• Thanks for making your handouts and presentations available Hall –
      • AR in a book example – Fantastic Flying Book of Morris Lessmore by William Joyce (http://morrislessmore.com ). This looks amazing. The book is in our Board’s central library and I’ve downloaded the app… can’t wait to put the two together!

Storytelling for the YouTube Generation – Steve Dembo (@teach42)

Take-aways:

      • VIMP.com – Like YouTube, canbe installed on your own server. This may be the answer to some BIG obstacles we’ve encountered!
      • And Steve’s presentation… well, it contains so much great stuff I can’t begin to identify just one or two things so I’m very happy he made it available.  Thanks Steve!

Somersaulting the Classroom: For Those Afraid to do a Total Flip – Tim Childers (@tchilders)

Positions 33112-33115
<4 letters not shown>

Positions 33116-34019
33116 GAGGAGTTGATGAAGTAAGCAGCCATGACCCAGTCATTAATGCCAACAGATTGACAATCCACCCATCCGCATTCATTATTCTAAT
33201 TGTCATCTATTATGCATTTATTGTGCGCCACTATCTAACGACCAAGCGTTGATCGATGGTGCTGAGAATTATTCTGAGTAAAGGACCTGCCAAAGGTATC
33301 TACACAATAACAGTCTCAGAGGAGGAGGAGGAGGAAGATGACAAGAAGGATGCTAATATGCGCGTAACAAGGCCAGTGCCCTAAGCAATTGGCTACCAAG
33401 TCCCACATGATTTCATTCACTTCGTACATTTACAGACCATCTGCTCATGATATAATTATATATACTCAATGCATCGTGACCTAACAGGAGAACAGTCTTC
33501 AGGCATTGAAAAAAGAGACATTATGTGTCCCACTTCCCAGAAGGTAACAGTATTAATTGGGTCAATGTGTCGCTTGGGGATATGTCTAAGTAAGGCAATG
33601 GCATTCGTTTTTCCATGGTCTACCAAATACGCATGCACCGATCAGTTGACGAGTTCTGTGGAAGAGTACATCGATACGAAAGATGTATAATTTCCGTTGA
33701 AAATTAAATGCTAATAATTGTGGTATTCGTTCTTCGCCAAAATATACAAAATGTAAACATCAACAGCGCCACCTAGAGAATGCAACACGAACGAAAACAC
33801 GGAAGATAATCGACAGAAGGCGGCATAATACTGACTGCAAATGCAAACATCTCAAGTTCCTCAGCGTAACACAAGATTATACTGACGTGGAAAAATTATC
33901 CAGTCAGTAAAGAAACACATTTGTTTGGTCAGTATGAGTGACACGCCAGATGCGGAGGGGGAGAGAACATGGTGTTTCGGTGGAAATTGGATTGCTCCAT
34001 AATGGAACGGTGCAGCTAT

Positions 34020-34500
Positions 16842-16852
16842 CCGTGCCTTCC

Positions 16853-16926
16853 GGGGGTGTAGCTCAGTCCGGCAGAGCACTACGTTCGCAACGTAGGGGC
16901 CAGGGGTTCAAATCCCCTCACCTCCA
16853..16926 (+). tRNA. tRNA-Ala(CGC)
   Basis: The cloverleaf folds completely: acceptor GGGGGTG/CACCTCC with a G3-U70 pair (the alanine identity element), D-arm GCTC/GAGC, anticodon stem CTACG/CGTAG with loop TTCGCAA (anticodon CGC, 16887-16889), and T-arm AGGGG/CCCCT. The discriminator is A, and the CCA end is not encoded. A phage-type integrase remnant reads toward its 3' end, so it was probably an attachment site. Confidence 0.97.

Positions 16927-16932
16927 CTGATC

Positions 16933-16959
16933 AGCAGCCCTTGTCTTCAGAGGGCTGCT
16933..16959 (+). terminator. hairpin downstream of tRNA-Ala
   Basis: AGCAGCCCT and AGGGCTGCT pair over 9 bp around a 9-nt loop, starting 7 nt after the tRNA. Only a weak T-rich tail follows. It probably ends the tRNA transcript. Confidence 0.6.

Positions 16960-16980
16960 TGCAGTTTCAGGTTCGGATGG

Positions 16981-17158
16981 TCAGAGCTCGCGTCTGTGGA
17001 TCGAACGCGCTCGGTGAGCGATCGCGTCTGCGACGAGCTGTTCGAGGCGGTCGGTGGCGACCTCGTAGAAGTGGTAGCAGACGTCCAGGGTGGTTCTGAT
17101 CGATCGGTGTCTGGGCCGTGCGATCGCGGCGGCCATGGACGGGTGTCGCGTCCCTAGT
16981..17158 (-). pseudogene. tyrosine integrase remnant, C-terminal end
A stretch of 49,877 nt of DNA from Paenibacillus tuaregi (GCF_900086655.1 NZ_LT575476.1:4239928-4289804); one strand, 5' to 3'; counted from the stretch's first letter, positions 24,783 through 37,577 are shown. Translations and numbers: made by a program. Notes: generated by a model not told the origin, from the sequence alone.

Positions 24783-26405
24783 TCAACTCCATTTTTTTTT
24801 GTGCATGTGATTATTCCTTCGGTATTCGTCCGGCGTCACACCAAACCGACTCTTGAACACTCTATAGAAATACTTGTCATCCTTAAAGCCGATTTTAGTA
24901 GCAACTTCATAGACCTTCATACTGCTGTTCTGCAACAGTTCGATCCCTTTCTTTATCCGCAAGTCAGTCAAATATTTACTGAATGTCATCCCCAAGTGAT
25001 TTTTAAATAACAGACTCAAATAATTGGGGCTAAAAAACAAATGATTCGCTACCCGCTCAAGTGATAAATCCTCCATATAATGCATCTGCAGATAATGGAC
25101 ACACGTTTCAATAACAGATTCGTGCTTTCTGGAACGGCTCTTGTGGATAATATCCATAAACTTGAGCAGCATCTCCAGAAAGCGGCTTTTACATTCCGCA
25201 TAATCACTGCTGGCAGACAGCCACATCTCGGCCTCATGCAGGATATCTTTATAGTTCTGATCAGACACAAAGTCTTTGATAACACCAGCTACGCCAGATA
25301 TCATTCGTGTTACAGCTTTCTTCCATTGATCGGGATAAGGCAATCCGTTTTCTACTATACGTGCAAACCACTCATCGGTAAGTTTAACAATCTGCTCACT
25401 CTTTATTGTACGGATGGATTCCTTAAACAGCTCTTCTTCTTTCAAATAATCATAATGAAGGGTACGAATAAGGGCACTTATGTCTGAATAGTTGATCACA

It’s great to get to see and know the guy behind the Twitter! Of the educators I follow I can honestly say that I paid less attention to Tim’s Tweets than to those of many other’s. That’s changed! A little face-to-face and a bit of back-story can really help put things in context and let you see things in a different way. Thanks for that Tim!

Take-aways:

      • Edmodo Group for Somersaulting the Classroom: qtzyou
      • Mathtrain.tv – videos of kids doing and explain math! Fantastic!
      • Keep videos short
      • Use microphone to improve sound quality instead of relying on built in mic
      • Jing is ok. Not editable. Tries to force account creation, but you can use it without.
      • Touchcast.com – iPad screencast app

3254295831_4a869afcca_z5 Minutes of Creativity – Dean Shareski (@shareski)